American voters are politically flexible. Why aren't our parties?

The strangest thing about the positions held by nearly everyone in American political life is that virtually none of the voting population supports them 100 percent. The Democratic base agrees with such woke specimens as House Minority Leader Nancy Pelosi about gay marriage, but hates the Democrats’ terrible foreign policy, which has all the bad consequences of the GOP’s but brings none of the cowboy cred that their opponents usually manage to wrangle out of their support for moronic wars.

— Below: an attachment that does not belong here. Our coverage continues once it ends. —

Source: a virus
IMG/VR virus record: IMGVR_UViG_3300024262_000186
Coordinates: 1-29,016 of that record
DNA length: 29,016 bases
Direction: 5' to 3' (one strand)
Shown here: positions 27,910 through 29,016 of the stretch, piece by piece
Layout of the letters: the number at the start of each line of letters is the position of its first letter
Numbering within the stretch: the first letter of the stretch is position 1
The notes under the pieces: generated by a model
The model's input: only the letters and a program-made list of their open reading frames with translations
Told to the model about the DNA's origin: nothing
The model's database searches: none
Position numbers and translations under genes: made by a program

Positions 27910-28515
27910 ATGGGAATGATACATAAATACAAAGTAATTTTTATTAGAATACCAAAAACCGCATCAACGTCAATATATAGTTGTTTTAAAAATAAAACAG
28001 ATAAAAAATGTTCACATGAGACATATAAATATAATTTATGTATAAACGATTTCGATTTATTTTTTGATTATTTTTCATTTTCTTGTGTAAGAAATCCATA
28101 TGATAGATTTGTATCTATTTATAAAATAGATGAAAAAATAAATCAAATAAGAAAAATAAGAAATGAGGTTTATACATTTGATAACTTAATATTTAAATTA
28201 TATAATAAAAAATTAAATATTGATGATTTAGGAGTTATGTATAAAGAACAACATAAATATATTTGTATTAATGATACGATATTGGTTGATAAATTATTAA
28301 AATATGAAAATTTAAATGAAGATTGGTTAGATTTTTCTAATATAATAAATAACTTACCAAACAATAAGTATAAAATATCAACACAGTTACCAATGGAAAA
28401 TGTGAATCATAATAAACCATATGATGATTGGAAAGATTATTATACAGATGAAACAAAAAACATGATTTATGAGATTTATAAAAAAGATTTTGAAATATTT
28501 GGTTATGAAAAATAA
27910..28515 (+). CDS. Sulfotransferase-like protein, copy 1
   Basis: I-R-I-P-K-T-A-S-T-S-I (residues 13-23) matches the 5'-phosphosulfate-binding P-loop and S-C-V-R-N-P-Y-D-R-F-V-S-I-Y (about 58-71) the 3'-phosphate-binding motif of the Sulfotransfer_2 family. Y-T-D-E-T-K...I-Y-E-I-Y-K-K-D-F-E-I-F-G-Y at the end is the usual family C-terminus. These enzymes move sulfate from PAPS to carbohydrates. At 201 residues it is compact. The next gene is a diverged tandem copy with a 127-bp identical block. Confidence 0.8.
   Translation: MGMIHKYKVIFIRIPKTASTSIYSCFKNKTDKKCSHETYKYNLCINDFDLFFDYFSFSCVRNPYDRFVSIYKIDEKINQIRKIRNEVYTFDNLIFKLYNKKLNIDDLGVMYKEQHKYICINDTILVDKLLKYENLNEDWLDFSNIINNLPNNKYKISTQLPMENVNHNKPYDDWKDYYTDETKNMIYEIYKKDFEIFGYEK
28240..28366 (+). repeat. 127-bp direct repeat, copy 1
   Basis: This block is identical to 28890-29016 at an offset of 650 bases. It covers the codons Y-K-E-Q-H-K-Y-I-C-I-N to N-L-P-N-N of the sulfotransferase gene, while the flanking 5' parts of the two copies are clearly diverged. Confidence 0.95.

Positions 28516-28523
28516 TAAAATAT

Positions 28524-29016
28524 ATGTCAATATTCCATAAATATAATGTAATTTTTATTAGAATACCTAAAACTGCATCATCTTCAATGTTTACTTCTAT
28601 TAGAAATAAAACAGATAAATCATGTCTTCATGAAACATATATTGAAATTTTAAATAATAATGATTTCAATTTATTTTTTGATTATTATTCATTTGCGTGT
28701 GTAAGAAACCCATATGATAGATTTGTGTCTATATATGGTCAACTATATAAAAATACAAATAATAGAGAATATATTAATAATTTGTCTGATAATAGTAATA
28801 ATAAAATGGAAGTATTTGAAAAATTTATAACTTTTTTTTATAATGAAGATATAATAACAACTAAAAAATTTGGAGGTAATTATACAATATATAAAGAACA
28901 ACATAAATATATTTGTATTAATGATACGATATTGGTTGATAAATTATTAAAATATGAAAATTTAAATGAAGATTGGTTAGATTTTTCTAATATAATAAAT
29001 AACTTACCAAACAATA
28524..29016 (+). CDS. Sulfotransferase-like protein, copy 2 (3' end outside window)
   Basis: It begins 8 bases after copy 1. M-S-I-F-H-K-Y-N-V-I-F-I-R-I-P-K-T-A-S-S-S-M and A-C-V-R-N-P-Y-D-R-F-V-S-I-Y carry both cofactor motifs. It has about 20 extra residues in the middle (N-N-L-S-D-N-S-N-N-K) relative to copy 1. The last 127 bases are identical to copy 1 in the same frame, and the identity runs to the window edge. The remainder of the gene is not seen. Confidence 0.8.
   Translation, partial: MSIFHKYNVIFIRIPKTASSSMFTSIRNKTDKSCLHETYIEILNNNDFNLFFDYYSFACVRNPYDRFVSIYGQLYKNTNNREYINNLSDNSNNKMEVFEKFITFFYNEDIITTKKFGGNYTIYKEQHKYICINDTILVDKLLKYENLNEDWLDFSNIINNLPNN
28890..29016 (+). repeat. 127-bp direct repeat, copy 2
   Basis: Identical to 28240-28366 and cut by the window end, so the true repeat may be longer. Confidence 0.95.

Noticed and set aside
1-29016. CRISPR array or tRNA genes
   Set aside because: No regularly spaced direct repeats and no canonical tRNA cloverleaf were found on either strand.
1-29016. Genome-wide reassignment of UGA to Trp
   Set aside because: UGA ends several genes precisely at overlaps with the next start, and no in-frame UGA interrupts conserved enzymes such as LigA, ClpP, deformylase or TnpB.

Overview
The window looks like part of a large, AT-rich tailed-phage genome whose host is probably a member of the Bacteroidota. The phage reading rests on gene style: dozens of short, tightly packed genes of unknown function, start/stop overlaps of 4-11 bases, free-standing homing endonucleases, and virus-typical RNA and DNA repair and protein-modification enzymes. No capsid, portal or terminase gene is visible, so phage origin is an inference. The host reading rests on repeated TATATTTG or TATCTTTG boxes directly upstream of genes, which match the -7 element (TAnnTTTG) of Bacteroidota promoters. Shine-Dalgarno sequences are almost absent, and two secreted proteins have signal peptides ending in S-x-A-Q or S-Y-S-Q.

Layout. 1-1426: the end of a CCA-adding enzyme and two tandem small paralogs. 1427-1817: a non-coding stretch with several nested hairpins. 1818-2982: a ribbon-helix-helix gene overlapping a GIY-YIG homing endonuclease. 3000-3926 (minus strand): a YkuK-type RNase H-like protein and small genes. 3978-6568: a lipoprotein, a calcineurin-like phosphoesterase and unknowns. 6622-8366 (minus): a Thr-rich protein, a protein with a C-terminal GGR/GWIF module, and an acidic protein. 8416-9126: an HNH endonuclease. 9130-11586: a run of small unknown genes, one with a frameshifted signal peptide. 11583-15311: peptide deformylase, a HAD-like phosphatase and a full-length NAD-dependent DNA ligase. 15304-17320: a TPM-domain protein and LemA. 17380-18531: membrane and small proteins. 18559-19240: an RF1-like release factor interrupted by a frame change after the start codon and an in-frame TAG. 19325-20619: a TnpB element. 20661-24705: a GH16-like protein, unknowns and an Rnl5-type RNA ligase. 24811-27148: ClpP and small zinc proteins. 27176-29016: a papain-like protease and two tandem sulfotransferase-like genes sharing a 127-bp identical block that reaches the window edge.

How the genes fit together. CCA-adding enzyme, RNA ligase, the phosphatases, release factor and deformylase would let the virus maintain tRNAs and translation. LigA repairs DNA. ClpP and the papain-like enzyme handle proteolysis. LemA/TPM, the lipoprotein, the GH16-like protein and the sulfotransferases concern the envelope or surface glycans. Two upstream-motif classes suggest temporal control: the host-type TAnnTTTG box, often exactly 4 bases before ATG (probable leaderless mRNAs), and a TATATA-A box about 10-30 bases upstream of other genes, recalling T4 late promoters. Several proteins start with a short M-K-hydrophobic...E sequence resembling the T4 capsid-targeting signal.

Meanwhile, only something like half of Republican voters claim to agree with their party about economic issues. Hard as it is to believe, not everyone in Texas and Kansas and Oklahoma is an oil tycoon or the owner of one of those quasi-mythic small businesses about which party leaders are wont to speak in tones of awe. A woman who works at a CVS in Lincoln, Nebraska, is far less likely than the average American to think that abortion is a constitutional right — but she probably thinks health care is one, even if she wouldn’t necessarily phrase it that way, and is not exactly reassured by the solemn promise that one day she might be able to consign a slightly larger amount of her miniscule wages to a health-savings account.